8. The Venezuelan people have just begun to emerge from the critical situation caused by the massive national electricity blackout that affected the most basic living conditions for several days. A large part of the country still continues without the restoration of basic services. The right wants to use this situation to achieve an internal base for their coup plans. Guaidó is as hypocritical as his imperial partners. He cries crocodile tears for hospitals without power while calling for direct military intervention and supporting the confiscation of Venezuela’s goods and resources and their use to fatten the accounts of international capital through public debt. For the right and imperialism, the suffering of the Venezuelan people is a tool to serve their interests. While this obscene imperialist aggression overtly pursues the overthrow of Maduro by a military coup or some other means of force, including economic strangulation and constant threats of military intervention, there is a real possibility that, given its responsibility for all kinds of criminal sabotage in its long history of interventions, the United States is indeed behind some form of sabotage. It is also possible that the national electricity grid simply collapsed, after years of deterioration and crisis, with constant blackouts that caused cities and regions to spend days or weeks without electricity, a reality that was pointed out again and again by the workers in the electricity sector, some of whom have paid for their warnings about the critical situation with prison sentences. The preservation of the electrical grid in public hands and the establishment of direct management by the workers themselves, displacing the corrupt and anti-worker “civilian-military” bureaucracy responsible for the current situation, is the only truly progressive solution to the catastrophic situation that Venezuela’s electric system now finds itself in.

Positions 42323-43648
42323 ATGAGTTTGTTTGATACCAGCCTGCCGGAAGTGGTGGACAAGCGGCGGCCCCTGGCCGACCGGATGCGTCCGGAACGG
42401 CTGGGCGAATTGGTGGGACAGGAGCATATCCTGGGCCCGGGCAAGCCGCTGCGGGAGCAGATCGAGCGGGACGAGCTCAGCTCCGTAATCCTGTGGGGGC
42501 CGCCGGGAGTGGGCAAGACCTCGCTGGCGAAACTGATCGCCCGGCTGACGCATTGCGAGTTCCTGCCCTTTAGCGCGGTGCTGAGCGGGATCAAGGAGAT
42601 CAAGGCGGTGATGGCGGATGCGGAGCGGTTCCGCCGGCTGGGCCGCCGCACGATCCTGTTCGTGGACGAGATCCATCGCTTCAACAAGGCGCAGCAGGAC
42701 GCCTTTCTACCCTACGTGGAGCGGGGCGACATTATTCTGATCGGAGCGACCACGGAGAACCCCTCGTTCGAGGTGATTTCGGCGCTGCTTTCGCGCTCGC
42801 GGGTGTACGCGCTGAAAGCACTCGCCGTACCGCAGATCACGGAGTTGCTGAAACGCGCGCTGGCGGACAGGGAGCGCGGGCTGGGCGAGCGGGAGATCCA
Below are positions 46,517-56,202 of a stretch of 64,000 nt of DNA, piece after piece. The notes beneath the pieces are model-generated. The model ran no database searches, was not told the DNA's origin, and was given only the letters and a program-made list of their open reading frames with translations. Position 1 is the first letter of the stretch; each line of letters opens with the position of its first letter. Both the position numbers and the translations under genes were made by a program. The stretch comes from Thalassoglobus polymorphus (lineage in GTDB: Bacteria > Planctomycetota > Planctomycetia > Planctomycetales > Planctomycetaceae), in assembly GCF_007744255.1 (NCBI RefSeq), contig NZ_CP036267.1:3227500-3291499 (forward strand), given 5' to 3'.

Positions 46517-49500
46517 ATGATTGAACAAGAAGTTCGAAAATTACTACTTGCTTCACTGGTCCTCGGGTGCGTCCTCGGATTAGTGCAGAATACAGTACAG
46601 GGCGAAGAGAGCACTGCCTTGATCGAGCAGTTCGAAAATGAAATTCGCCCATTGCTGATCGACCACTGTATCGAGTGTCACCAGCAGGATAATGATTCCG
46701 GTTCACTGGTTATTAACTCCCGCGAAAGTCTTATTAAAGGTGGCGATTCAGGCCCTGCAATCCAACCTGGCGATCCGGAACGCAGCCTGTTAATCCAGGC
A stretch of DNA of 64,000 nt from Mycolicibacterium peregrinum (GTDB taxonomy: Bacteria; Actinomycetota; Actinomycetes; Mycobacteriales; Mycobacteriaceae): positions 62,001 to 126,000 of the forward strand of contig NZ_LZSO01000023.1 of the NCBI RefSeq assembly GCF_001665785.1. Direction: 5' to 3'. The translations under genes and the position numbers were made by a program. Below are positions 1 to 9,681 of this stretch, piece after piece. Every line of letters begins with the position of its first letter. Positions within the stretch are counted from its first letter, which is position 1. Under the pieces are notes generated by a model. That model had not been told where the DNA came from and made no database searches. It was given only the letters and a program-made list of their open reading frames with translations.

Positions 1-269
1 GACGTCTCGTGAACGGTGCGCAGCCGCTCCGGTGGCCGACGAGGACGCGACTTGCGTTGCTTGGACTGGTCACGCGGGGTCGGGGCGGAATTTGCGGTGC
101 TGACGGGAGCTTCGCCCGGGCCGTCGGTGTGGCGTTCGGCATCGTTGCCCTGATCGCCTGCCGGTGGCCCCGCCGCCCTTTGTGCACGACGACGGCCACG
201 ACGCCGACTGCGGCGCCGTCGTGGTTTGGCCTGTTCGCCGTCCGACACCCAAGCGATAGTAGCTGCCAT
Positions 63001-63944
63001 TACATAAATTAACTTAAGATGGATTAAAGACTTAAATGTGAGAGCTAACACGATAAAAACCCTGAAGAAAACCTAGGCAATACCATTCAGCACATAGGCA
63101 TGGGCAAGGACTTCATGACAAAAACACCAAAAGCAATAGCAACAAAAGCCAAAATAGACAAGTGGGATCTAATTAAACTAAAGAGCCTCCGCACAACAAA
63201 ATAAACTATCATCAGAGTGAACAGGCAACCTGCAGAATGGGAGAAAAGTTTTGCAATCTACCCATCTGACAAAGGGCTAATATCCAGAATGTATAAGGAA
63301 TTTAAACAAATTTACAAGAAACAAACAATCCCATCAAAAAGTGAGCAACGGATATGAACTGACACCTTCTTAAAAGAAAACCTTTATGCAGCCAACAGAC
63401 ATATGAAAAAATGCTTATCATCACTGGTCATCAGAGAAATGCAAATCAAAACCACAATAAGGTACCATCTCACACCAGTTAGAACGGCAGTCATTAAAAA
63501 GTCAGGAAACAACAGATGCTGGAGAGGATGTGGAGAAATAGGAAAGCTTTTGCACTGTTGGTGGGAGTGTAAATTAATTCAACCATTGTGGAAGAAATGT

9. The alternative is a mobilization of the working class and the poor masses against the attempted coup and any form of imperialist interference, and against all austerity measures, whether implemented by the Maduro government or through Guaidó’s “Country Plan”. Those of us who have signed this declaration maintain that Venezuela must be governed by its workers and that they must begin a throughgoing reorganization of the economy that attacks the interests of the capitalists and imperialism in order to satisfy the most pressing needs of the people.